Category Archives: Everyday

Travel Tips

Driving a long distance requires careful planning. Think two weeks on the road through three Spanish-speaking countries with the US of Norteamerica near the Canadian border the final destination. When I travel long cross-country distances, I approach the journey like a job. I begin at 7 am, stop for a leisurely lunch and at 4 pm I look for a hotel/motel to spend a relaxing night for a comfortable sleep after a nice dinner. It is wise to stop at a bank when entering a different country to puchase enough of a local currency to carry you to the next country’s customs crossing: credit card thieves inhabit every nook and cranny. Another indispensable item is a good map with your route highlighted from begining to end in addition to purchasing a smart phone with GPS. I am 5 weeks from my start date (I’m also busy vacating my house and putting everything in storage). More travel info in the weeks ahead.

Ten Years In Paradise

Ten years ago today I arrived in Honduras as a Peace Corps Volunteer Aspirante. After a 3-month training period, I and my 50-member class that was trained at three different sites, became full-fledged PCVs, agents of the US State Department and assigned all over the country. After my two-year service requirement was complete I decided to remain in Honduras as a permanent resident. At the top left of the web page is a link to three chapters of a biographical memoir I am writing. The book’s title is Met The Nun: Lost My Heart. It is appropriately about the love that I found working as an English teacher, History teacher, mentor and counselor with a group of at-risk children of all ages. I have never regretted my choice; the experience has changed my life. I now live in peace, tranquility, and harmony with the children and my maker.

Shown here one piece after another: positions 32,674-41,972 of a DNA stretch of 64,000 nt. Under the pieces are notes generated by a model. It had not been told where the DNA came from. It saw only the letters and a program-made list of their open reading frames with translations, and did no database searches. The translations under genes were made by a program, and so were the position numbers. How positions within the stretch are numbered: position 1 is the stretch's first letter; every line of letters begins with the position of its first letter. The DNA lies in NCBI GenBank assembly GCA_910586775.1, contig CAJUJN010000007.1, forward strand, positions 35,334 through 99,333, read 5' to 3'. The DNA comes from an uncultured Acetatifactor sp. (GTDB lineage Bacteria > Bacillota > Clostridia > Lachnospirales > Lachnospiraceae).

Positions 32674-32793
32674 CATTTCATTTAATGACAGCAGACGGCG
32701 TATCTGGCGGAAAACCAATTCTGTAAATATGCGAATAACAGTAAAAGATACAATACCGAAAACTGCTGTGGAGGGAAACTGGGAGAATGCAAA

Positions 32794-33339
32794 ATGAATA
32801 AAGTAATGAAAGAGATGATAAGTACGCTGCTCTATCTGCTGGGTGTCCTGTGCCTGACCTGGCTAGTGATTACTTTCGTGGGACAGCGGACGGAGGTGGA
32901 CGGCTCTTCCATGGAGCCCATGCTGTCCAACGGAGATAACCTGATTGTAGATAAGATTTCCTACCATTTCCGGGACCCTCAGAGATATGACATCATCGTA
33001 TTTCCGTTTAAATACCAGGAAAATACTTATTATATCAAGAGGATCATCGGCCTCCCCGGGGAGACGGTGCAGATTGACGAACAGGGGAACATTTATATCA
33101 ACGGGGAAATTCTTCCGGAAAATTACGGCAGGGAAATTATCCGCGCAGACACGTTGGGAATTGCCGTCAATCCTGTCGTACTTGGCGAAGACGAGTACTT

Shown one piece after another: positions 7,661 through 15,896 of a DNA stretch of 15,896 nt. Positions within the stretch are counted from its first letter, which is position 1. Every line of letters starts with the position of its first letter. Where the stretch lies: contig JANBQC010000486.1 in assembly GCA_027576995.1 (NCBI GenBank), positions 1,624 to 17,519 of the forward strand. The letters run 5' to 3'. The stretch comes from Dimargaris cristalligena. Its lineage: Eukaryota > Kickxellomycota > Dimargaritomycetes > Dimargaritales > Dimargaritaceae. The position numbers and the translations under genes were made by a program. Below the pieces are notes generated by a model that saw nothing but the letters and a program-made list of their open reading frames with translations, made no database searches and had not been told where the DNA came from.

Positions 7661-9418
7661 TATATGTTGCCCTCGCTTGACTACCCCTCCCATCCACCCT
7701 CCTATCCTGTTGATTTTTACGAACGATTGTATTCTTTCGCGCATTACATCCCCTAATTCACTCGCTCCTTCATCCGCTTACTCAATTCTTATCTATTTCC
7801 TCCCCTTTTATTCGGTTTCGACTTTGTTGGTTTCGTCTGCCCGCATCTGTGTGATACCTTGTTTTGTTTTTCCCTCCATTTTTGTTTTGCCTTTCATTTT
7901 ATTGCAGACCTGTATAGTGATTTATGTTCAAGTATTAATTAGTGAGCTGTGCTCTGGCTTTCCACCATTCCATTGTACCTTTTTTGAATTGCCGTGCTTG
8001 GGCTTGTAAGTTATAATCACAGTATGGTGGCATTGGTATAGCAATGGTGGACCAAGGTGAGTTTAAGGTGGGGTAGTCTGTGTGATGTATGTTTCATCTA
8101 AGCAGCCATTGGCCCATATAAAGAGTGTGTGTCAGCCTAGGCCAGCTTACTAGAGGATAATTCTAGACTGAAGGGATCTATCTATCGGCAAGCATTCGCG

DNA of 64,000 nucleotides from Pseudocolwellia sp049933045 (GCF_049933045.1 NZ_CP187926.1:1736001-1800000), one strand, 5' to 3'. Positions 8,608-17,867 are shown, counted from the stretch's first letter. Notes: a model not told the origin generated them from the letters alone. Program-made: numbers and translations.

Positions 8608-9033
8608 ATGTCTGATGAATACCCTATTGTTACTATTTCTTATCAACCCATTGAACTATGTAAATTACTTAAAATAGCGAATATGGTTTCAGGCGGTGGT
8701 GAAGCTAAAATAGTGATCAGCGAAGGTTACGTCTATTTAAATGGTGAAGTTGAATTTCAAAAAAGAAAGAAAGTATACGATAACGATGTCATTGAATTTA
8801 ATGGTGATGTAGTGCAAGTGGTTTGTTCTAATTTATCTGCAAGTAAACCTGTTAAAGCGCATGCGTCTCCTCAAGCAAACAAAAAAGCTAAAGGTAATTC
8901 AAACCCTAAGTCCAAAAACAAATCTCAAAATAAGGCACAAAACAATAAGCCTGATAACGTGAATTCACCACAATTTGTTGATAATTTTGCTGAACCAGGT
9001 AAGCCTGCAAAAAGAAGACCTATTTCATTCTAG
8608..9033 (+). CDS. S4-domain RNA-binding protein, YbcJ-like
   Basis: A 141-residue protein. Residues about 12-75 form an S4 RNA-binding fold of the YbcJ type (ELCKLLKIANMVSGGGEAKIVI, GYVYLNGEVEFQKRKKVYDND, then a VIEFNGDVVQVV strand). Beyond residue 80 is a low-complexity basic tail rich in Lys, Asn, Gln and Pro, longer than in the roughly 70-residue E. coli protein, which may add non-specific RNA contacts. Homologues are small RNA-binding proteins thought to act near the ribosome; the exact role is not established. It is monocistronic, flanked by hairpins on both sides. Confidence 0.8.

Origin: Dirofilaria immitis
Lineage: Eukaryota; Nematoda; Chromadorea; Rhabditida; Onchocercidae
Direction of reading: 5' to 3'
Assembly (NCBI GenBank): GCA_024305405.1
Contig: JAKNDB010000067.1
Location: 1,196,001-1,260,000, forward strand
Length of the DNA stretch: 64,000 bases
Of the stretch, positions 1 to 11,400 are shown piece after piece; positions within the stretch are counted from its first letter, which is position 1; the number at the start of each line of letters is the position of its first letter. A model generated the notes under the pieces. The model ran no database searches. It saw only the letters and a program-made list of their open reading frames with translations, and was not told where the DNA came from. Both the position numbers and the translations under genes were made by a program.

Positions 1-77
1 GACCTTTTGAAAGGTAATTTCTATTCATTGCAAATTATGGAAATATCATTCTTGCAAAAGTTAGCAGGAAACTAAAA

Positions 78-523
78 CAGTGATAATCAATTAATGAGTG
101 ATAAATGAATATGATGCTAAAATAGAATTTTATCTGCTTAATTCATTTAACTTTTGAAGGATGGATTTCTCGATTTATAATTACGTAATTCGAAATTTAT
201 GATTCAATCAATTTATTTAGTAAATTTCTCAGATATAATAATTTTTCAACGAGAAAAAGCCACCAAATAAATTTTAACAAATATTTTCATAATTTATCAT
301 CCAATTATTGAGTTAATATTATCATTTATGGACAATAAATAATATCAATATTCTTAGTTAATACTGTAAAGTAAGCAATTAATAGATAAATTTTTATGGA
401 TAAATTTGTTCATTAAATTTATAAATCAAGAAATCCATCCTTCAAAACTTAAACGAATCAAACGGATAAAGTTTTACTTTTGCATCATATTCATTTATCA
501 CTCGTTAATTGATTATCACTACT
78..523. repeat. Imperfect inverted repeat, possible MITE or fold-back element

January 1, 2019

In four months I will be traveling the Pan American Highway from my home in Honduras to the States. In Honduras, no Honda agency will service a hybrid car. Except one in La Ceiba where I take my Honda every few months for a 21-point maintenance and also enjoy a few days relaxing on the Caribbean coast. They, however, lack the computer technology to complete an interior inspection of the vehicle. The cross-country trip in my Honda hybrid will take me through El Salvador, Guatemala, Méjico, and finally to the US border in Arizona. After I reach Seattle, my brave litle 2008 Honda with a current 43,000 miles on the odometer will receive a thorough check-up. And I have an appointment with my orthopedic surgeon. A ninth surgery on my injured right arm is a possibility. My Honda and I have been together since I entered the Peace Corps 10 years ago. We intend to return to Honduras once our check-ups are complete.

Mosquitos

In neotropical México, tropical Panama and Honduras, there have been identified 48 species of larval mosquitos: I live right in the middle. Many of my Honduran friends rarely worry about mosquito bites, telling me they don’t often get bitten. They add that I have sweet, gringo blood that attracts the flying menace. Daily, before I go out into the world, I apply bug repellent, Picaridin being my favorite. I also daily swallow a 100 mg Thiamine pill that has been proven by the U.S. Army to repel the deadly little bugs. The protective effects of Thiamine were discovered during WWII in the South Pacific. I still get bitten by mosquitos, however, but not as often. In the tropics, one lives with malaria, dengue fever, chikungunya, zika and who knows how many other parasites, winged and crawlers, bacteria, fungi, and viruses, that daily feed on the blood-filled human body. My chikungunya infection is approaching 6 weeks and I am almost well. But it is warm here; most days between 70 and 80 degrees F, which makes it preferable to the freezing wind, ice and snow in the Puget Sound area.